The Showroom, Main Road,(A12) Stratford St Andrew,
Saxmundham, Suffolk IP17 1LF
Tel: 01728 605522
We have fleeces in glorious colours just in case it isn't!!
Page 14 - EBB and FLOW
MORE COMing EVEnTS
LiTTLE gLEMhAM pARiSh ROOM – ARTiSTS in gREAT gLEMhAM
ELViS 'n' ChipS
Suffolk Open Studios promotes artists all over Suffolk. It
Simon Goldsmith, who recently achieved 35 hours of a encourages them to open their homes and studios to the
non-stop Elvis singing marathon in aid of St Elizabeth public to view the artists at work and encourages the
Hospice, will be coming to Little Glemham Parish Room purchase of their paintings.
on Saturday, 19th June, to perform his hugely popular Ken Minns who has recently moved to Great
Elvis tribute act, in the persona of Harry Isaac Presley. Glemham is opening his studio in Chapel Lane for all of
This will be followed by a Fish & Chip Supper, and a lot the four weekends in June. He has been a member of
of laughs. The evening starts at 7.30pm and tickets are Suffolk Open Studios for some years but this year he was
£12, obtainable, in advance only, from the Lion Inn, Little judged the best overall artist for his pigs which the judges
Glemham. thought were ‘great fun’, for which accolade he received
a £20 voucher.
gREAT gLEMhAM Another Great Glemham artist, Richard Nichols, had a
SiX ChARiTiES fETE surprise visitor that gave added wildlife interest to one of
his recent art sessions. A young female adder slithered in.
The Six Charities Fete will take place on Saturday, Rather than being studied too closely, she was shown the
12th June at Stone House, Great Glemham, by kind door. His next two art classes in June are at Snape on
permission of Mrs Barbara Richardson, starting at 2pm Friday, 11th and Friday, 25th June. Details of these can
(if wet in the Village Hall) be obtained by telephoning 663722 or emailing
This Fete was started by Lady Foster (who lived in firstname.lastname@example.org.
Stone House) many, many years ago. Nobody is sure of
the date of the first event, but it was certainly in the
1970’s. Lady Foster was unhappy at the number of people
coming around the village collecting for various charities,
so she started the Six Charities Fete. The format has
remained much as it is today, but has grown in size. There
will be an excellent Plant Stall and large White Elephant
stall as well as Cakes, Tombola, Books and Toys, Nearly
New clothing, Raffles and delicious teas. All the money
raised is split equally between the Six Charities. This year
we are collecting for MIND, E.A.C.H., Lifeboats, Red
Cross, The East Anglian Air Ambulance and the Oncology
Department of Ipswich Hospital.
The children from Framlingham Primary school will
be demonstrating Maypole Dancing.
The organisers always go around the Village collecting
items for all stalls on the Wednesday before the Fete. This
year it will be 9th June, in the evening. Articles may also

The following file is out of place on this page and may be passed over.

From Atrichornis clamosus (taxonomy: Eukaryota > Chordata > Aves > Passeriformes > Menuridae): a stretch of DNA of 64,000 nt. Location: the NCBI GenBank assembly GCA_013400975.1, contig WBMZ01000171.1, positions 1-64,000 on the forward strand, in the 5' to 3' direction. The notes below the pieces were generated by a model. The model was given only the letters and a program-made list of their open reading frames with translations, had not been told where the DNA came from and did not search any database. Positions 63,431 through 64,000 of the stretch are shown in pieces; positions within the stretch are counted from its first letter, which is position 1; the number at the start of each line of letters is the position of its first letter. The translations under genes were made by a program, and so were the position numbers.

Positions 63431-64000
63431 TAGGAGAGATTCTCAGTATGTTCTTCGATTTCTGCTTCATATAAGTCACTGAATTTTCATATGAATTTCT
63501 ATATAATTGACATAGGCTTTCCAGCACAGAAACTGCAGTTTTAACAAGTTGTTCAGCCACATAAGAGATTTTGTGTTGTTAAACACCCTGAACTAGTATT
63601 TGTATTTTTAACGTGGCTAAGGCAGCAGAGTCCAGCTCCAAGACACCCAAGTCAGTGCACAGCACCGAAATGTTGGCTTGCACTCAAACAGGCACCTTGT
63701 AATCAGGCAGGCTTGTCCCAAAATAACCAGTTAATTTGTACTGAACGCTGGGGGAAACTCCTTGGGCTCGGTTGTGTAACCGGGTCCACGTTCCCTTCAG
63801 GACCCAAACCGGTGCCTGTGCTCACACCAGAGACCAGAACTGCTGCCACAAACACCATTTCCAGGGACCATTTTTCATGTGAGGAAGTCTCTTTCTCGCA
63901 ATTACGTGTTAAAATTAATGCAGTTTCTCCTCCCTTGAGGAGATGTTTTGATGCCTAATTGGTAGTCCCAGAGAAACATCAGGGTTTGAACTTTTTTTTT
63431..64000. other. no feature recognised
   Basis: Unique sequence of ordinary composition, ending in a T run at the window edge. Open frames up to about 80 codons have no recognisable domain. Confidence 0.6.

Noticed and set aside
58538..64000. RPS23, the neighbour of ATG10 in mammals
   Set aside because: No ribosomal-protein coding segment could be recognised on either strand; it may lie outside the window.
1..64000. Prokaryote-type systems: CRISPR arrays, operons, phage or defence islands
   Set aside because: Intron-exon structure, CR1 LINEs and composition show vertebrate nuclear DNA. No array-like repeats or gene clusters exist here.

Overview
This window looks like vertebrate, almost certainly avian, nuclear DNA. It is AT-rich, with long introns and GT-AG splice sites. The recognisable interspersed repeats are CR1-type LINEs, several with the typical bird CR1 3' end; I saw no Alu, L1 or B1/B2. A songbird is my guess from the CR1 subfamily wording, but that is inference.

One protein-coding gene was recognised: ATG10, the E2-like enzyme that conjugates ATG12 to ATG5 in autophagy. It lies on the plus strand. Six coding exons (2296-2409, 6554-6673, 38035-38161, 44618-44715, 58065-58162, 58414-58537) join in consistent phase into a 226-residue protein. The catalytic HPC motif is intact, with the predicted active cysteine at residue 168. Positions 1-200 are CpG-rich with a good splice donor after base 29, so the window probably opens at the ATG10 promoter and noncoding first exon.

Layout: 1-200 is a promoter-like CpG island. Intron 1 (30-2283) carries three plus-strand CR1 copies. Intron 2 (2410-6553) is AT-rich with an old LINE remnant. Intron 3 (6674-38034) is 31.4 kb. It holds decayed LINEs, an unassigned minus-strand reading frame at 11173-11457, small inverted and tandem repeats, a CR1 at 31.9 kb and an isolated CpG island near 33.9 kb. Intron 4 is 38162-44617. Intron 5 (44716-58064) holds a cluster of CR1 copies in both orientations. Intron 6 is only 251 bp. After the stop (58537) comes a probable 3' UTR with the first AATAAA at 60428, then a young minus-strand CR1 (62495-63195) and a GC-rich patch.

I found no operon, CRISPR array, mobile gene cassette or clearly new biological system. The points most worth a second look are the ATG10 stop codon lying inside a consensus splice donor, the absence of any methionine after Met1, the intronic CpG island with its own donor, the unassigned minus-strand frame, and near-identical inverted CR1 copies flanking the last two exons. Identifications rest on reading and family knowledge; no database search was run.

be left in the porch of ‘Dumgoyne’ (opposite the Village
Hall) during the week before the Fete.
Let’s hope for a really beautiful afternoon.
Farmers’ Market on Saturday 26th June 9am to 1pm
Lots of local produce plus local crafts.
Come visit to see a wonderful array of stalls.
A great day out for all the family!
Open every day from 10:30am to 6pm. Daily activities included in the entrance price such as
pony rides, hold a chick, hug a bunny, pony and cart rides and so much more.
We are delighted to announce the arrival of our Suffolk Punch foal.
See our website for further details: www.eastonfarmpark.co.uk
Easton Farm Park, Easton, Woodbridge, Suffolk T: 01728 746475 or email: email@example.com
EBB and FLOW - Page 15
On ThE LighTEr SidE fROM ThE REgiSTERS
F was the first letter of the words for last month’s quiz MARRiAgES
which gave you the answers: family, fidget, falcon,
famous, fillet, fender, fiddle, forgot, frenzy, figure, friend, Karen Elizabeth BAKEr and Graham Kenneth
feeler, finger, frills and former. Did you manage to work JOhnSOn were married at St Mary’s Church, Farnham
that out? on Saturday, 29th May.
This month is a more difficult quiz. In each sentence a
girl’s name is hidden in anagram form, just as Thelma is funERALS
hidden in The malt.
Helpful hints! The names all have six letters and the Kathleen Elizabeth WOOdCOCK, aged 79, at The
letters are all placed adjacently. Church of St John the Baptist, Snape on Friday, 28th May,
1. She was a girl of great charm. followed by burial in the churchyard.
2. A maple leaf is the emblem of Canada
3. An airman leads an exciting life AnnOunCEMEnT
4. Family harmony is good for the children
5. A ship on the rocks may sink The Funeral of Mary hAMiLTOn SMiTh from Snape
6. To be called to the bar is a great honour was held in the North Chapel of Ipswich Crematorium on
7. A boy may be punished if he is late Tuesday, 4th April.
8. The jockey rode near to the rails
9. Grinding is work done in a mill
10. Some people prefer brown bread to white
RAinfALL in ApRiL
As recorded in Great Glemham
TO MAkE ELDERfLOWER SuMMER DRink
1st - 2mm 3rd - 3½mm 26th - 3mm
2nd - 2½mm 25th - 1½mm 30th - ½mm
4 heads of elderflowers, 1 gal cold water, 1½ lbs sugar, Total rainfall for the month - 13mm
2 tblspoons wine vinegar, juice and rind of 2 lemons. Days without rain - 24
Mix all together. Leave to stand for 24 hours, then
bottle. Leave for two days before drinking.
Page 16 - EBB and FLOW
More pictures from the hugely successful Great Glemham
Flower Festival which included fun in the church and an
archive exhibition in the village hall.
For the children, attractions included a Mad Hatter’s
Tea Party and for the flower artists the theme was Once
Upon a Time.
Illustrated above is one of the flower arrangements –
an ugly duckling made entirely of daisies.
Full details of the day will be in our next edition.